Concerns Pertaining to Industry-Specific Cloud Computing
One major concern among industry leaders is dealing with the possibility of vendor lock-in. As their needs change, companies must be able to change with them. Being locked into a particular vendor solution stifles much of the flexibility that companies value. Migrating from one vendor solution to another can cost millions of dollars and take valuable time that can be put to other uses. There is also the possibility of being stuck with a particular vendor due to a notable lack of other available options. In addition, there is the possibility of a particular vendor taking advantage of its lack of competition through price gouging, creating unnecessary costs for businesses lacking other options to turn to.
IBM responded to these concerns by decoupling its software platform from its hardware, allowing it to run on hardware provided by other companies. As one of several companies that have chosen to supplement its existing workload-specific cloud solutions with products aimed at industry verticals, IBM hopes to offer a complete assortment of cloud solutions while avoiding the issue of vendor lock-in. As time goes on, other providers may similarly decouple their software platforms from their hardware, thereby alleviating concerns of vendor lock-in.
The ability of industry-specific cloud services to pass muster with a variety of regulatory and compliance measures is another major concern for certain industries. In the case of the U.S. government, FedRAMP provides a regulatory framework towards ensuring cloud infrastructure security. FedRAMP utilizes a "do once, use many times" approach that eliminates the need for redundant security assessments among agencies, thereby saving time as well as cost and manpower.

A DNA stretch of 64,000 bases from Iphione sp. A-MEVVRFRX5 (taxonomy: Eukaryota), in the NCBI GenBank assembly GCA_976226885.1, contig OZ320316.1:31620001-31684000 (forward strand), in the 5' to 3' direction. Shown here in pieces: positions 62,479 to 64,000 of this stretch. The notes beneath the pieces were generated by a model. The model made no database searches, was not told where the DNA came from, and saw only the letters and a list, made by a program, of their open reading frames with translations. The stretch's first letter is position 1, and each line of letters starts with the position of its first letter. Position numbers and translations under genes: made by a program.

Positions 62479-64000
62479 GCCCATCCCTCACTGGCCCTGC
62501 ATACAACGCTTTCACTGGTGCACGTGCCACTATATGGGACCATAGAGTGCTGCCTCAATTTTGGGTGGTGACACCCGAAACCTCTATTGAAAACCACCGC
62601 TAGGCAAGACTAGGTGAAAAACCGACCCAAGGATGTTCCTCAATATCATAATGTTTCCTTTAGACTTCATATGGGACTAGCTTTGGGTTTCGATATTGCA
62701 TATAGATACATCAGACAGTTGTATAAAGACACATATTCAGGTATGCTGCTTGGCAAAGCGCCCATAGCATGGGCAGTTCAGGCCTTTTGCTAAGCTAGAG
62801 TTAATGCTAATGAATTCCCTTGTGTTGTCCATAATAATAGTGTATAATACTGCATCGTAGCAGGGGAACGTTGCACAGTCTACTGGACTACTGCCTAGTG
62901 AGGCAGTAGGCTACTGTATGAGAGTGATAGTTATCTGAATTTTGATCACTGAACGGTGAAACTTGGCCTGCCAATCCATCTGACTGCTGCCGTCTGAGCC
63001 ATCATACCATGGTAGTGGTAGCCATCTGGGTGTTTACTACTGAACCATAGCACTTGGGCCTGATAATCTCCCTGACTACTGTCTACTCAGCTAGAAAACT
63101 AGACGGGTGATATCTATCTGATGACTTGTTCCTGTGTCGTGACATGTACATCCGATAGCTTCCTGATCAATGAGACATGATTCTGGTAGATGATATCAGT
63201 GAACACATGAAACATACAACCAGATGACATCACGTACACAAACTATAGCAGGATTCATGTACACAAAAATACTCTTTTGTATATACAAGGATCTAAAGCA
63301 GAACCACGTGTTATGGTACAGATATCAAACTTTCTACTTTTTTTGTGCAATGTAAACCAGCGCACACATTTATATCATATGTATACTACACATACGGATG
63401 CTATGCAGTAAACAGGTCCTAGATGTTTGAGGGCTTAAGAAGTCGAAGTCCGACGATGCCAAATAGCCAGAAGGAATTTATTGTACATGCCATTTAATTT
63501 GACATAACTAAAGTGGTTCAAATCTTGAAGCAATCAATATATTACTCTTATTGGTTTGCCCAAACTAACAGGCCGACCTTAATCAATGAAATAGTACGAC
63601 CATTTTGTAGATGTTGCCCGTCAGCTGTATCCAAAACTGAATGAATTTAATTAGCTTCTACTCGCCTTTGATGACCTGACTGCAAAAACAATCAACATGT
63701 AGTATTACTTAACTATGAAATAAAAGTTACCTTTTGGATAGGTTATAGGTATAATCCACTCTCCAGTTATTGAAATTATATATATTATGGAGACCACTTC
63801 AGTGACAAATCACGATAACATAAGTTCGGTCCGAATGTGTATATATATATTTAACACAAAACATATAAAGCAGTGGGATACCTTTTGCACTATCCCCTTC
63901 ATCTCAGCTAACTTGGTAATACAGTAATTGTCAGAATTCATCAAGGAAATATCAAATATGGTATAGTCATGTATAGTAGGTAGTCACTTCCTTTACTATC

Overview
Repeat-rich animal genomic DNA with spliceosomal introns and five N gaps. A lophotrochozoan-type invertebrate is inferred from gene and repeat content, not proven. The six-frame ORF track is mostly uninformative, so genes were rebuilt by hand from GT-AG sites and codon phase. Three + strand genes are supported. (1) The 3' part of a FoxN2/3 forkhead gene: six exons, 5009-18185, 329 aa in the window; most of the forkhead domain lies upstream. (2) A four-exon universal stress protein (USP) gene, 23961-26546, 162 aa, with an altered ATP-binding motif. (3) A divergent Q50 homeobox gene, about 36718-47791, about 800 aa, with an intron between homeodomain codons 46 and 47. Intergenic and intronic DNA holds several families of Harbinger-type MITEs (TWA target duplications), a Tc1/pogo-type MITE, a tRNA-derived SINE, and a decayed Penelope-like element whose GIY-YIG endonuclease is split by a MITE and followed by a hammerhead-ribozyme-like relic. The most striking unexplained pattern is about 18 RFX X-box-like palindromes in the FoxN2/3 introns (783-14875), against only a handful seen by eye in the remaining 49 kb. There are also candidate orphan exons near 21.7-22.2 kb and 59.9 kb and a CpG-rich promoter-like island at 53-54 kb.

Amazon and other cloud providers have made efforts towards gaining compliance with FedRAMP and other regulatory statutes. For example: Amazon's AWS GovCloud Region has its servers physically located within the U.S. and accessible both physically and logically by U.S. residents only, with support for FIPS 140-2 compliant end points, thereby meeting the requirements of ITAR and other federal regulations pertaining to data security. As a result, AWS GovCloud can safely handle sensitive workloads originating from U.S. government agencies and other organizations requiring elevated data and application security.
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Misconfigurations are an internal problem that emanate from within the IT infrastructure of any enterprise; no hacker is necessary for massive damage to occur to digital systems and stored data. And the problem is pervasive, with Gartner estimating anywhere from 70% to 99% of data breaches result not from external, concerted attacks, but from internal misconfiguration of the affected IT systems.